Friday, June 15, 2007
BlogHer is taking suggestions for a year-long initiative called BlogHers Act, which will utilize the power of the 11,000 member strong organization.
Such smart women! Such worthy causes!
BlogsHers Act will
1) adopt a single cause for global change to rally behind and
2) create a “Voter Manifesto” of crucial issues to pose to our 2008 presidential candidates.
My vote for the global issue is the humanitarian crisis in Darfur.
Urgent. Specific. Imperative.
My choices for the four political issues:
-Health insurance for all Americans
-Affordable antiretroviral drugs for the poorest AIDS patients, here and abroad.
“Everyone has the right to a standard of living adequate for the health and well-being of himself and his family, including food, clothing, housing and medical care and necessary social services.” From the Universal Declaration of Human Rights.
If we agree with this powerful statement, adopted by the UN in 1948, then our activism will come not from a superior place of charity and sentiment, but from a stance of equality and solidarity.
The environment from a mom perspective:
Do we love our children? Of course! Do we love our grandchildren? Some of us are of the fortunate age and circumstances to be able to soften into smiles. “Yes,” you say. “Very much.” For others of us, we smile too, imagining the future years when our little ones, grown tall, will be going thru their very own thrills of potty training, the humbling hours of mindless play, the calling us for advice, the loving a child as much as we love them.
But do we love our great-grandchildren? We are not allowed to sluice off this question with “well, I don’t know if they’ll decide to have kids. . . . ” You can’t get past the fact that once you make a kid, you make a legacy.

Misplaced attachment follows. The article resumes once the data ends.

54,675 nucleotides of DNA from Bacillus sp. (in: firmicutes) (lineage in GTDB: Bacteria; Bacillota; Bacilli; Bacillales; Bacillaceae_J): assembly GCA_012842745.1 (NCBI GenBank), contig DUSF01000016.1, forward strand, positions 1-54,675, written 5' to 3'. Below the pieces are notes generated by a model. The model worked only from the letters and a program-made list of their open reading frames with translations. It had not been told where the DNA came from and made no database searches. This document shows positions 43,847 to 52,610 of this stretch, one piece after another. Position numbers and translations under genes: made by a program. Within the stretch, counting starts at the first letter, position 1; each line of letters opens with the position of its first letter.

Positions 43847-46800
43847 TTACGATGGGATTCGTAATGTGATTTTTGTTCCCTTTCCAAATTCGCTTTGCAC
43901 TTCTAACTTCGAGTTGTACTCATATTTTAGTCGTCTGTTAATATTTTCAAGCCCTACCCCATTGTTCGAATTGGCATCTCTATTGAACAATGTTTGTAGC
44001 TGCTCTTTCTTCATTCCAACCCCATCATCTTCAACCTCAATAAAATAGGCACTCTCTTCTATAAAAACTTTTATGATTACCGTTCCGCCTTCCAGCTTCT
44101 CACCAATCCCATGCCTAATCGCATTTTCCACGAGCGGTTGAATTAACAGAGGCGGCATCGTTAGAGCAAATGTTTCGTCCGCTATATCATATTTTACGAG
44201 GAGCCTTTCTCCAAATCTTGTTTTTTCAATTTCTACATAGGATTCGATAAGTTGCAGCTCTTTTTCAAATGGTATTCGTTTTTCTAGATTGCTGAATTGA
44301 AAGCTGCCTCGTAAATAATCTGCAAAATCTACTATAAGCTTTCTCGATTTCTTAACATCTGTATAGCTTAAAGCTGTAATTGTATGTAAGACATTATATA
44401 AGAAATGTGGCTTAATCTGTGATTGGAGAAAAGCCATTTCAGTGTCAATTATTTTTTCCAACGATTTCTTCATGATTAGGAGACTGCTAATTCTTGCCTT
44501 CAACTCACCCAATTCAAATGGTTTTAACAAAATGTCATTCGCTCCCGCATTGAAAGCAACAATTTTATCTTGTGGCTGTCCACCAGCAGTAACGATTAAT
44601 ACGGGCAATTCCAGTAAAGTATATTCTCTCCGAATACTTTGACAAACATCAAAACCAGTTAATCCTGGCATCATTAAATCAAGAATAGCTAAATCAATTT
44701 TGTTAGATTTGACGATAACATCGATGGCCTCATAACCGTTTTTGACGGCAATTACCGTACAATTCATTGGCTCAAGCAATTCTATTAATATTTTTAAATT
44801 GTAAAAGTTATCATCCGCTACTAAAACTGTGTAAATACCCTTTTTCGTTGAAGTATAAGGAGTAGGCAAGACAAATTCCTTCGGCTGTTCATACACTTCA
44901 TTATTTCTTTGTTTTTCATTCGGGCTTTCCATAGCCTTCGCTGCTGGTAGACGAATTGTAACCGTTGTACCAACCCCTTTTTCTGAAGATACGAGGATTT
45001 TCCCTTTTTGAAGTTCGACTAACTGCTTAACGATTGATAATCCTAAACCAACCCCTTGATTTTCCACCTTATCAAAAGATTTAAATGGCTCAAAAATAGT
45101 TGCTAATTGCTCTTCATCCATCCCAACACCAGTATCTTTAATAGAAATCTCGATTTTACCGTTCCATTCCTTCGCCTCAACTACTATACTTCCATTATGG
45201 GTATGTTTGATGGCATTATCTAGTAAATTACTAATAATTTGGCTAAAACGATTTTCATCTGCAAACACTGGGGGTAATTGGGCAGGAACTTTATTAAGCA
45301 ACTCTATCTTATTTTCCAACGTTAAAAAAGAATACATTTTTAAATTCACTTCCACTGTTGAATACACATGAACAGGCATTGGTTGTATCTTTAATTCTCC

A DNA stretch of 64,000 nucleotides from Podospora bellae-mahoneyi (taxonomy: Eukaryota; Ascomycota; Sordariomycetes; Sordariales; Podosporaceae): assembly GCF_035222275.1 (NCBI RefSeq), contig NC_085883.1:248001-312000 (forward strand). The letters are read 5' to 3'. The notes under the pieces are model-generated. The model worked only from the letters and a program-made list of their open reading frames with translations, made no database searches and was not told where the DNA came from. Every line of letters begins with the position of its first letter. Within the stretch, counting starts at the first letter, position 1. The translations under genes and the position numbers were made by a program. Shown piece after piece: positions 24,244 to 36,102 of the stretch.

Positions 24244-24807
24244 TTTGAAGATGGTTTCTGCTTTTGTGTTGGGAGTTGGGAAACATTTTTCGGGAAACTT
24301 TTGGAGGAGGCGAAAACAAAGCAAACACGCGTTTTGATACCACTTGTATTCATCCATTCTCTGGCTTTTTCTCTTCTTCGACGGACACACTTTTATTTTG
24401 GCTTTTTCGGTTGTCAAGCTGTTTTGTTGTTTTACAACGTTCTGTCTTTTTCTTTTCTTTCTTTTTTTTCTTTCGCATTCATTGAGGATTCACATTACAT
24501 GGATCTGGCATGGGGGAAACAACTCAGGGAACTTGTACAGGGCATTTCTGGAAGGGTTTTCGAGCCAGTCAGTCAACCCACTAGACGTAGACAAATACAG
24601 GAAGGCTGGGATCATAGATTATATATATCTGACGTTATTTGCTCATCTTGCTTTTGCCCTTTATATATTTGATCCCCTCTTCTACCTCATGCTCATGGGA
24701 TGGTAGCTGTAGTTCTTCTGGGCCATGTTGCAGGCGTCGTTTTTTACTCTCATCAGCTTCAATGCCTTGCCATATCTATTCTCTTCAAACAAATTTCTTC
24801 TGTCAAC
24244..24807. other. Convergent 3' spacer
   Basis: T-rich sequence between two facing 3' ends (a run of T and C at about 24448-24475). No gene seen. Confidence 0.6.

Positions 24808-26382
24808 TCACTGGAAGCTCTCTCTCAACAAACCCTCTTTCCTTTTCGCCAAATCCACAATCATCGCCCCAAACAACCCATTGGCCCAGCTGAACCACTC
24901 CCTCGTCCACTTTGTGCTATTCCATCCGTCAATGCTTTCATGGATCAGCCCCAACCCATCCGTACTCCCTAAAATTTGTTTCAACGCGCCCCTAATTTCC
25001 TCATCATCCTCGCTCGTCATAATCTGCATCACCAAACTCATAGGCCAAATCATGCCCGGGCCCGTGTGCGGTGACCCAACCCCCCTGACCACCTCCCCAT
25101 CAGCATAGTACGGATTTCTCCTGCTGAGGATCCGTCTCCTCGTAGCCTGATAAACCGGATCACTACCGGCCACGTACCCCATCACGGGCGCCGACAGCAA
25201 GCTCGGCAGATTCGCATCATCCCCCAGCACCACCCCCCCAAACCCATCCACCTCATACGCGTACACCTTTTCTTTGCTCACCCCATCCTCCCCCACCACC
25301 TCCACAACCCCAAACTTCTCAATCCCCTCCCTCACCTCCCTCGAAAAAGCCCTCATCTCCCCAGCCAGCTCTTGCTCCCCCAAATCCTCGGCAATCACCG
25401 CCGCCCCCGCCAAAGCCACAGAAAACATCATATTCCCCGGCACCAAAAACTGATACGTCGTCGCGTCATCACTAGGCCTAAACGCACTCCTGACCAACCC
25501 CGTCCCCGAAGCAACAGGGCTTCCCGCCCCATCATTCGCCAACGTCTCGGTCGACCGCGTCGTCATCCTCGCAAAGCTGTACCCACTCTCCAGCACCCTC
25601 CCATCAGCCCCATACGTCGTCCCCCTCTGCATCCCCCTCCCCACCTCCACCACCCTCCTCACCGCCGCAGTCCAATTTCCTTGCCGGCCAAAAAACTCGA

How we live, where we live, how we move from place to place, what we eat, what we buy, what and how we discard what we no longer want, how we stay warm and clean and comfortable –all of our choices today will act on the children who are not here yet.
We need to get in nesting mode for the world.
I Tivoed Oprah last week to hear Cormac McCarthy, (my husband does the best imitation of Oprah announcing her strangest book club choice ever - he bellows joyously, "THE ROOOOOAAAAAD!!!") but Micheal Moore was on first, promoting Sicko, his new movie about America’s profit-based healthcare system.
You may find this man difficult, but he made an interesting point -- The term “socialist medicine” brings up scary images of cold and impersonal institutions, cold war-era wards, perhaps, with rows of cots. But we fail to recognize that so many American social services, which are part of our daily lives, could also be considered socialist: the police, the fire department, the libraries. Profit drives none of these, unlike the American health care industry. And the search for profit is what creates denied coverage for millions of Americans.
The Lazarus Effect from this month's Vanity Fair Africa issue. (The Red campaign is troublesome to me - "Be materialist for the poor others!" - but there's other good stuff in this article.)